A retrospective: Carl Sagan

Carl Edward Sagan, was born in Brooklyn, New York in 1934, in a region called Bensonhurst. His family practised liberal Judaism which is on the verge of secular humanism, that’s abandoned many traditional Jewish beliefs to bring Judaism in line with the modern world. His father was a Ukrainian immigrant and his mother was a native New Yorker.

Even from a young age, Carl was incredibly inquisitive and had obvious intellectual abilities, which became evident in later life. He studied at the University of Chicago, and here he earned himself a Bachelors and Master’s degree in physics, and a doctorate in astronomy and astrophysics. Once he’d gained his qualifications he got himself a job at Harvard University (America’s most prestigious University) and the Smithsonian Astrophysical Observatory in Washington, D.C. Here his main focus was the study of atmosphere of other planets and his interest in SETI (Search for Extraterrestrial Intelligence) and he furthered the studies of Miller-Urey, which involved amino acids (the building blocks of life) being created by a mixture of chemicals and radiation.

“Who is more humble? The scientist who looks at the universe with an open mind and accepts whatever the universe has to teach us, or somebody who says everything in this book must be considered the literal truth and never mind the fallibility of all the human beings involved?” – Carl Sagan

In 1968 he became director of Cornell’s Laboratory, and he was an advisor to NASA (National Aeronautics and Space Administration) since its inception in 1958, when it went through the transition from NACA (National Advisory Committee for Aeronautics). In 1971, as a professor, he worked with NASA on the Viking probes which were sent to Mars, and he mission briefed astronauts on the Apollo missions. In 1972 he became associate director of the Center for Radiophysics and Space Research (CRSR).

In 1969 he wrote an essay under the pseudonymMr. X’ where he advocated the use of marijuana, and its positive effects, especially with the terminally ill.

“Is it rational to forbid patients who are dying from taking marijuana as a palliative to permit them to gain body weight and to get some food down? It seems madness to say, ‘We’re worried that they’re going to become addicted to marijuana.’ There’s no evidence whatever that it’s an addictive drug, but even if it were, these people are dying,” – Carl Sagan

It was only after his death that it became known that he was indeed ‘Mr. X. The advocation of legalising marijuana wasn’t his only public support, as he was a strong voice in the mission to rid the world of nuclear weapons.

His scientific research and achievements made him one of the most famous people in America, and his TV show ‘Cosmos‘ is the most viewed American TV show in history, and it was revived in 2014 by Neil Degrasse Tyson, who incidentally was mentored by Sagan. Sagan was the first to suggest that Jupiter’s moon Europa may have sub surface water that was later confirmed by NASA’s Galileo, and this led him to be convinced that it was perhaps inhabitable and fuelled his suggestion that there MUST be other life in the universe.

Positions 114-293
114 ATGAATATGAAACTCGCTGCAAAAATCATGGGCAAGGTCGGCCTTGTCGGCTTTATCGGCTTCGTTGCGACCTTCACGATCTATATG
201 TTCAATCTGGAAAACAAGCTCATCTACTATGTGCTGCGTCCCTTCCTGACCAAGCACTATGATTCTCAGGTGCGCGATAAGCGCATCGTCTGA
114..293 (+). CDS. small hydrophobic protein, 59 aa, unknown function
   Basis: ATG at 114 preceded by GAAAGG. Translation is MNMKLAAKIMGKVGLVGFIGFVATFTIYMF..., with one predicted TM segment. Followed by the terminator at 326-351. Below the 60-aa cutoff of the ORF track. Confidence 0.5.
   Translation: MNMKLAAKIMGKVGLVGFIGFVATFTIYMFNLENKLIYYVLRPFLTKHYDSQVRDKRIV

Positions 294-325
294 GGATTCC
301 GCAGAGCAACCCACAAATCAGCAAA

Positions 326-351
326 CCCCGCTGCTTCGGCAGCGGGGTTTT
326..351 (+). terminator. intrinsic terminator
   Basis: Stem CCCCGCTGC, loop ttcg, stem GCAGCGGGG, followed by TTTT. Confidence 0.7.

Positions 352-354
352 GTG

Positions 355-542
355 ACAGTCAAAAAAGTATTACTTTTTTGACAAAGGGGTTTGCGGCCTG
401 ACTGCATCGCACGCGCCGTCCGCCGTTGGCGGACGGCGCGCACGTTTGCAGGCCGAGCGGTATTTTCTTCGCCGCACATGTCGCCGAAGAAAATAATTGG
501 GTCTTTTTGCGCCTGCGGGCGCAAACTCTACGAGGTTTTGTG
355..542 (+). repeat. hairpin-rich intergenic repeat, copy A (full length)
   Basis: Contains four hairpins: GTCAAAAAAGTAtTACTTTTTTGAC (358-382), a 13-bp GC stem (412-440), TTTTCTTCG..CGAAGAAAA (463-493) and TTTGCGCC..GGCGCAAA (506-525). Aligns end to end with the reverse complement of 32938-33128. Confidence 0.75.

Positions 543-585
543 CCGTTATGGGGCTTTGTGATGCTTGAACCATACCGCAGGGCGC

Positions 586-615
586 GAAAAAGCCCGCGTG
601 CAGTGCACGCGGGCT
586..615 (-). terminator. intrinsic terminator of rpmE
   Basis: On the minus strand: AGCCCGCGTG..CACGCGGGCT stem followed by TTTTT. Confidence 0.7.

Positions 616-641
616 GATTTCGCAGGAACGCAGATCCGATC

“The universe is a pretty big place. If it’s just us, seems like an awful waste of space.” – Carl Sagan

He also suggested that Venus was a hot planet, and due to its atmosphere, it created a hostile greenhouse effect, and Earth’s global warming was a threat we should take incredibly seriously or it could end up with the same fate.

“Sagan was chief technology officer of the professional planetary research journal Icarus for 12 years. He co-founded The Planetary Society and was a member of the SETI Institute Board of Trustees. Sagan served as Chairman of the Division for Planetary Science of the American Astronomical Society, as President of the Planetology Section of the American Geophysical Union, and as Chairman of the Astronomy Section of the American Association for the Advancement of Science (AAAS).” – Source

As well as Sagan doing influential research into astrobiology, in the 70s and 80s he popularised astronomy like no one before him, and he was the first scientist to make science ‘cool‘, which is something that professor Brian Cox has taken lessons from. Like Cox, Sagan’s mission was to take science to the public in a way that they could understand, and through his writing, popularity on talk shows, and co-founding of the non-profit Planetary Society, that focuses on space exploration, he succeeded in making America and other countries interested in science and the cosmos. Cosmos was not only a hugely successful TV show, but it was also a best-selling book that Sagan created with his wife, Ann Druyan.

“Much of the funding for science came from the public, and the public therefore had the right to know how the money was being spent. If scientists increased public admiration for science, there was a good chance of having more public supporters.” – Source

Sadly, Carl died at the age of 62, due to complications of a rare bone-marrow disease he was suffering from. His legacy and inspiration will live on indefinitely, and his contribution to science will never be forgotten. He was a renowned astronomer, cosmologist, astrophysicist, astrobiologist, author and philosopher. He contributed over six hundred scientific papers and was involved in either writing or editing over twenty books.

“We are the representatives of the cosmos; we are an example of what hydrogen atoms can do, given 15 billion years of cosmic evolution.” – Carl Sagan